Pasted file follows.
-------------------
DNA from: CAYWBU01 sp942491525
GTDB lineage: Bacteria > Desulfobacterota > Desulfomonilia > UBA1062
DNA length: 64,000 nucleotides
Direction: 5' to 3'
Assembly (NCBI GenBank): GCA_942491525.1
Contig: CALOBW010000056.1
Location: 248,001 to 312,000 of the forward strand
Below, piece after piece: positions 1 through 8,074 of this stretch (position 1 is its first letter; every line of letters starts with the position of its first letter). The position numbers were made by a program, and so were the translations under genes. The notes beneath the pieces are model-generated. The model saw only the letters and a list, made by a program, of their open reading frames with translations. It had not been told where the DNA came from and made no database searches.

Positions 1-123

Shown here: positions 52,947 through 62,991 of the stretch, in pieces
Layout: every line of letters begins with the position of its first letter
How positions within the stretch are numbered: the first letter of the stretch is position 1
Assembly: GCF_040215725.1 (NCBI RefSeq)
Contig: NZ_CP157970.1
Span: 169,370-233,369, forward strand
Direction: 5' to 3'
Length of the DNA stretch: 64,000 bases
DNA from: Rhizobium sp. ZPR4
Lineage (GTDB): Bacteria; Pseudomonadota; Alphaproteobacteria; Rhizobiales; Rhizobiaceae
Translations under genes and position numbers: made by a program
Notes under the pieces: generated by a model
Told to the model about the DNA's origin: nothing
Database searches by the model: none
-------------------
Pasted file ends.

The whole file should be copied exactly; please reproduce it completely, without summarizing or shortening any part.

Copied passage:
DNA from: CAYWBU01 sp942491525
GTDB lineage: Bacteria > Desulfobacterota > Desulfomonilia > UBA1062
DNA length: 64,000 nucleotides
Direction: 5' to 3'
Assembly (NCBI GenBank): GCA_942491525.1
Contig: CALOBW010000056.1
Location: 248,001 to 312,000 of the forward strand
Below, piece after piece: positions 1 through 8,074 of this stretch (position 1 is its first letter; every line of letters starts with the position of its first letter). The position numbers were made by a program, and so were the translations under genes. The notes beneath the pieces are model-generated. The model saw only the letters and a list, made by a program, of their open reading frames with translations. It had not been told where the DNA came from and made no database searches.

Positions 1-123

Shown here: positions 52,947 through 62,991 of the stretch, in pieces
Layout: every line of letters begins with the position of its first letter
How positions within the stretch are numbered: the first letter of the stretch is position 1
Assembly: GCF_040215725.1 (NCBI RefSeq)
Contig: NZ_CP157970.1
Span: 169,370-233,369, forward strand
Direction: 5' to 3'
Length of the DNA stretch: 64,000 bases
DNA from: Rhizobium sp. ZPR4
Lineage (GTDB): Bacteria; Pseudomonadota; Alphaproteobacteria; Rhizobiales; Rhizobiaceae
Translations under genes and position numbers: made by a program
Notes under the pieces: generated by a model
Told to the model about the DNA's origin: nothing
Database searches by the model: none